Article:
Growing up as a plus-sized woman, one of the many critiques you receive is what’s on your plate. Whether it’s during school lunch, dinner with your family or at a restaurant, there is always a person ready to comment on your food or talk about their diets with you, as if you would understand or be interested. And somehow, the conversations and topics only become worse once the holidays are around.
One year my family hosted Thanksgiving, and it was the only Thanksgiving dinner we ever hosted. I remember seeing turkey, mashed potatoes and all of the vegetables on everyone’s plates. Meanwhile, I was content with my small bowl of brown rice.
Everyone stared at my bowl in disbelief and asked if I would have any food on the table. When I said no, they all started claiming how ungrateful I was and how there are starving people around the world who would love to have a feast like this. They even motioned to my parents, mentioning how hard they worked to cook the meal yet I only wanted brown rice.
I retreated to the bathroom for the rest of dinner and occasionally peeked out, waiting for the meal to finish. Some people tried calling me back to the table or asked if I was okay, but I never returned until I heard dishes being washed.
It was one of the many incidents where I learned I could not enjoy my body and the food I liked, or even exist in the body I was in. I pretended to ignore the comments, but I internalized every single one of them.
Even as I grew older, the shaming never stopped but grew worse in relation to my appearance. Year-round, there was no escape, and it was especially present during the holidays.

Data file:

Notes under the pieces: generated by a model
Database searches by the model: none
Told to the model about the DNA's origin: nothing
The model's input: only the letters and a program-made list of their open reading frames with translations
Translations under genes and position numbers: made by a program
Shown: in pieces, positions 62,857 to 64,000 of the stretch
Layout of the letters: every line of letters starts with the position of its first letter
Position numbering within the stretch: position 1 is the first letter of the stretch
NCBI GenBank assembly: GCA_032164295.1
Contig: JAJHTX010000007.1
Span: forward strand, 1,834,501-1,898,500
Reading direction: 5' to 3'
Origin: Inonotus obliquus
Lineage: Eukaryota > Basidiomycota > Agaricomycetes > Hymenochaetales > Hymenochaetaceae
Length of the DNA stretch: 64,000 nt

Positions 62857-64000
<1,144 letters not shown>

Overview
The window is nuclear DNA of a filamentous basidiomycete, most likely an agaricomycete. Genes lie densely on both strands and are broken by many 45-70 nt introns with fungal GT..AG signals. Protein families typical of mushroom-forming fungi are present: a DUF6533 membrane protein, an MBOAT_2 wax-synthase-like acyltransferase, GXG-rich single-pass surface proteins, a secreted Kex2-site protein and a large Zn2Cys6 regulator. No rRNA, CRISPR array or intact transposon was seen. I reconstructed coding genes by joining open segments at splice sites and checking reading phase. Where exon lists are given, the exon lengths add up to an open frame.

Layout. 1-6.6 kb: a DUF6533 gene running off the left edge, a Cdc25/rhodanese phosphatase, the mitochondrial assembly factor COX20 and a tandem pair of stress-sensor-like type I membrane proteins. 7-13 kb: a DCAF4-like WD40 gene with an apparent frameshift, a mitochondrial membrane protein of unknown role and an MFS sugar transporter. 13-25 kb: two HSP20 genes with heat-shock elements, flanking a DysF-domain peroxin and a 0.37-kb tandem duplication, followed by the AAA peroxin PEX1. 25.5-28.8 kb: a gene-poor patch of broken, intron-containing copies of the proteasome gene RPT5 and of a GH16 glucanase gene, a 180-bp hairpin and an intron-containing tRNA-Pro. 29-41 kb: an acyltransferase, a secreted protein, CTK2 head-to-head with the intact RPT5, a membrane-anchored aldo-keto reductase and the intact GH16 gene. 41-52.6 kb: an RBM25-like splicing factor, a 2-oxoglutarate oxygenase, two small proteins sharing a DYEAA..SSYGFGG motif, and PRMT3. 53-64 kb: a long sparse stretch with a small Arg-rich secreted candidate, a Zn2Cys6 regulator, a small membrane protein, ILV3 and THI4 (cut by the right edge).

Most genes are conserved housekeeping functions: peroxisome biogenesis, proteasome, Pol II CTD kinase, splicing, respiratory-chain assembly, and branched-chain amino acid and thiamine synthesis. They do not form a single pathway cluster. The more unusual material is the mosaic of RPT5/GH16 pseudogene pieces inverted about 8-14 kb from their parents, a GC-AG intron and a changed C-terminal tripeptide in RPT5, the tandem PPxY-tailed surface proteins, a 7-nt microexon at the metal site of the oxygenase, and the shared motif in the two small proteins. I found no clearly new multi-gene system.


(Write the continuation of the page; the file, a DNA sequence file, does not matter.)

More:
One of my least favorite parts of the holidays was, and sometimes still is, sitting down and eating dinner. I am told there are too many carbs on my plate because I have two starches instead of a starch and a vegetable side.
Everyone glances at my plate full of Christmas cookies for dessert. I’m even warned to not eat all of my chocolate in one day on Valentine’s Day and Easter.
If I was skinny and ordered a 12-ounce steak at a restaurant, everyone would praise how good I looked despite my eating habits. But because I am plus-sized and I enjoy eating, everyone silently assumes that is why I am my size.
This makes me lose my appetite even to this day. If everyone only asks about my food, why am I at the table?
When you’re plus-sized, you’re either completely in the spotlight or you’re completely invisible. When people do notice you, it’s to ridicule your body, almost questioning why you weigh so much.
During the holidays, people won’t make direct comments toward you, but conversations still cultivate shame. These conversations revolve around everyone’s diets and exercise routines.
Someone is following a strict diet and will only eat turkey. Someone else refuses to eat sugar, so they only serve sugar-free pies if they host.
The other person will announce they are having a quarter slice of a pie, not even half of a slice. Someone else humblebrags about how sore they are from their fitness classes.
Meanwhile, you’re eating as much as you like and quietly listening because you have nothing to offer in the conversation. It leaves you in a weird position where you respect how other people nourish their bodies, but you start doubting yourself.
This is how diet culture wants a plus-sized person to feel, like you don’t belong and you should be insecure about your weight. You should prioritize exercise above all else and eat the cleanest meals no matter what.
But, diet culture ignores someone’s mental health and misrepresents physical health because such a mindset only cares about money. You will feel like you’re worthy because you’re “working toward bettering yourself.” In reality, you’re just draining your bank account into a lifestyle that feeds on your insecurities.
I know my worth and my value, and I do not need to follow diet culture to award myself. I award myself through daily self-care and celebrations, and the holidays are the biggest celebrations of the year.
Regardless of what anyone says, I will happily have seconds and thirds because I deserve to feed and celebrate myself. No one can convince me otherwise.